CBM Calls for More Protection for Aid Workers in Crisis Regions
"My desire to help is greater than my fear."
On this World Humanitarian Day, CBM Christian Blind Mission remembers all the women and men who help people in need, often under the most difficult conditions - even in forgotten crisis regions. One of these aid workers is Aida from Niger. Aida works under difficult conditions in the Tillabéri region of Niger, one of the most dangerous areas in the world. Insecurity and terror are part of everyday life here.
"People like Aida risk their lives every day to help others," emphasises Roland Schlott, Team Leader for Humanitarian Aid at CBM: "She works in a crisis region beyond the headlines. It is all the more important that we do not forget these aid workers either," says Schlott. "We must ensure that they get the protection they are entitled to under international law, no matter where they are in the world."
The 31-year-old nurse is supporting a CBM-funded project in the Tillabéri region. The border area is considered a stronghold of armed fundamentalist groups.
A life in constant danger
"For me as a woman, this means that I am exposing myself to danger. I know that I can be kidnapped, raped or murdered at any time," Aida reports.
As a humanitarian aid worker, she is particularly targeted by terrorist groups. As soon as Aida senses danger, she takes off her protective waistcoat, which bears the name of her aid organisation, and disguises herself. But she knows how important her work is. Her country Niger has one of the highest birth rates in the world. On average, each woman gives birth to almost seven children. But health care is catastrophic. And more and more hospitals are being closed for fear of terror. With devastating consequences: Only about 30 per cent of all women give birth with the help of a midwife.
The lack of midwife help often leads to disabilities
Many of the women who give birth without support from a midwife die or suffer lifelong from the consequences of the lack of obstetric care. They suffer from obstetric fistula, for example.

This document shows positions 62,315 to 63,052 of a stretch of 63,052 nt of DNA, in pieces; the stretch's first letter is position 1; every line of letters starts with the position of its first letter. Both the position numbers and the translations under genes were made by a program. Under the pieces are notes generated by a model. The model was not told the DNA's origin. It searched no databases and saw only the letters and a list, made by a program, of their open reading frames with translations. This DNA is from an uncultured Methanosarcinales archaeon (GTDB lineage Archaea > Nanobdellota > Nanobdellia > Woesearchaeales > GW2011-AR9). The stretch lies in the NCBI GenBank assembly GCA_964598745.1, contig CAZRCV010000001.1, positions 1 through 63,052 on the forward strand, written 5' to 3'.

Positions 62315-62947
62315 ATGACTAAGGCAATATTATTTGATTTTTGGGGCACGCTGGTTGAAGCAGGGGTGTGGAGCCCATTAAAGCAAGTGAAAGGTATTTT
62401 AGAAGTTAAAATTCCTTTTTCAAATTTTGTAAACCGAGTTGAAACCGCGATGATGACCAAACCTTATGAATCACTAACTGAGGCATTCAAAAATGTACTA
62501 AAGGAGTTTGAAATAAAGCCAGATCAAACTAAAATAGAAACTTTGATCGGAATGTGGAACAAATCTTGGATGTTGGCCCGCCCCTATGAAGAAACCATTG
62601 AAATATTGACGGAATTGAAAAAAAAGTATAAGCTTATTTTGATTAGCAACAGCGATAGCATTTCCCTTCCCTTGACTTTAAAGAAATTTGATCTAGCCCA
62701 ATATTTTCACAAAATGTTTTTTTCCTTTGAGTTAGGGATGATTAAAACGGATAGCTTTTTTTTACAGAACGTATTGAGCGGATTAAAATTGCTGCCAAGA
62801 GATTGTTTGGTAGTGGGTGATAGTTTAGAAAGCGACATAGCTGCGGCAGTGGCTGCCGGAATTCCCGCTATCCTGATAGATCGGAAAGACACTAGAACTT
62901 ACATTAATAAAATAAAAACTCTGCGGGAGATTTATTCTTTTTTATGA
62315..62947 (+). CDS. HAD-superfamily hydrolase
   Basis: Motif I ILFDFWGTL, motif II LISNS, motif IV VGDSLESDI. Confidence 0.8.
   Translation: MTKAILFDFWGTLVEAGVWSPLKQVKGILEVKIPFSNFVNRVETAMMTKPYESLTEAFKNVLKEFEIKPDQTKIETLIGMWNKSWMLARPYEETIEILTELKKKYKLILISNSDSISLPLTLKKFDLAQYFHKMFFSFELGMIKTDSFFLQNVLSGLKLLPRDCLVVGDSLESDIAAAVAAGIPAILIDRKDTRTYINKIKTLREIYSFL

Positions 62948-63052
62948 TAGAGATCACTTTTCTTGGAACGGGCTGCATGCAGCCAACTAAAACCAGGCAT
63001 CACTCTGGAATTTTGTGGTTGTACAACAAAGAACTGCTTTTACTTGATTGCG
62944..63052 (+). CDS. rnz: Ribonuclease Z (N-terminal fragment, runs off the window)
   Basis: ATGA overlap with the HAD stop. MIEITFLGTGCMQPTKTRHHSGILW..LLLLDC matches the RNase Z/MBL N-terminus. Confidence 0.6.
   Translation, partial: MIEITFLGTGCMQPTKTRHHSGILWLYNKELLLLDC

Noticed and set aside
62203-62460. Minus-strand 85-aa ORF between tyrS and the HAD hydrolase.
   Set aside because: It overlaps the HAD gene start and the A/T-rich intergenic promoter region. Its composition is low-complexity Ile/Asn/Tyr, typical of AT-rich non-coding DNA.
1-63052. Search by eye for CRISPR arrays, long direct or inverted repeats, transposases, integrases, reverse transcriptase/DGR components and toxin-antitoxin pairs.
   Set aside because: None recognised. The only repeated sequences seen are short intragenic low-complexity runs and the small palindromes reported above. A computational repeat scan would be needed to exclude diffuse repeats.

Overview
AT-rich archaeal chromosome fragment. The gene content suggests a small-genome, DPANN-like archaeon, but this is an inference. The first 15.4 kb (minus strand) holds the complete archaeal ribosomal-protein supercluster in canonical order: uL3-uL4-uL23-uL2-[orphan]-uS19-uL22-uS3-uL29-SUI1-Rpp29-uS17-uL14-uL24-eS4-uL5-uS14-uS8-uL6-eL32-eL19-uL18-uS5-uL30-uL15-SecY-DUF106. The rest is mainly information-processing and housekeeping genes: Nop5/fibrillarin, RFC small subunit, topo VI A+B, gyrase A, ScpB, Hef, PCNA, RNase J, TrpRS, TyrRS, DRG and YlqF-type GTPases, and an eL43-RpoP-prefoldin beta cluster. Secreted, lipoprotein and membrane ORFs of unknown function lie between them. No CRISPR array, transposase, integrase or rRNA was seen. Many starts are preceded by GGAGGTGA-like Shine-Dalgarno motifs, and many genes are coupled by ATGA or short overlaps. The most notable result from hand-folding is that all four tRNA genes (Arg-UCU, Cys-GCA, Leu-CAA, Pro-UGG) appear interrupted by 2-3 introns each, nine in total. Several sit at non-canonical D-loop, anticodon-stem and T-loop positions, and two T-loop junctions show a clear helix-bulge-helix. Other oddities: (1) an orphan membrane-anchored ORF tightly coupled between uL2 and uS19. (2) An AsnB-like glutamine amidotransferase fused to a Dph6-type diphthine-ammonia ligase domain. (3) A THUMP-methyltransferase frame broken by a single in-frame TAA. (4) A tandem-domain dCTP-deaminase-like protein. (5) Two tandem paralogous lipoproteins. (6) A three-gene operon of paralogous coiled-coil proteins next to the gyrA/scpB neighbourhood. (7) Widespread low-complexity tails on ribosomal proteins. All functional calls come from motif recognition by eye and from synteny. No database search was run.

According to WHO, an obstetric fistula is an abnormal opening between a woman's genital tract and her urinary tract or rectum. If the mother's pelvis is too narrow or the baby is too big or presenting in an abnormal position, labour can last several days and often leads to the death of the baby and/or the mother. If the mother survives, she may develop a fistula that leads to incontinence.
The exact number of affected women in sub-Saharan Africa and Asia is not known, although the United Nations estimates it to be as high as two million young women living with untreated obstetric fistula. The women are shunned by their communities, as the condition which can lead to bad odours, is considered by some as dirty.
"Many women are abandoned by their husbands and families. They live a miserable life in poverty. Often they have only one meal a day," says Aida.
She goes to the remotest regions to help these women. She makes sure that they are operated on in the hospital in the capital Niamey and can live a life in dignity again.
Aida's beneficiaries also include many children. Many of them suffer from clubfoot, which leads to severe walking disabilities if left untreated. The mother of three is often asked why she regularly goes on her risky missions.
"Who will help these women and children if not me?" Aida asks. She knows that each of her missions brings hope. And that is what motivates her: "My desire to help is greater than my fear".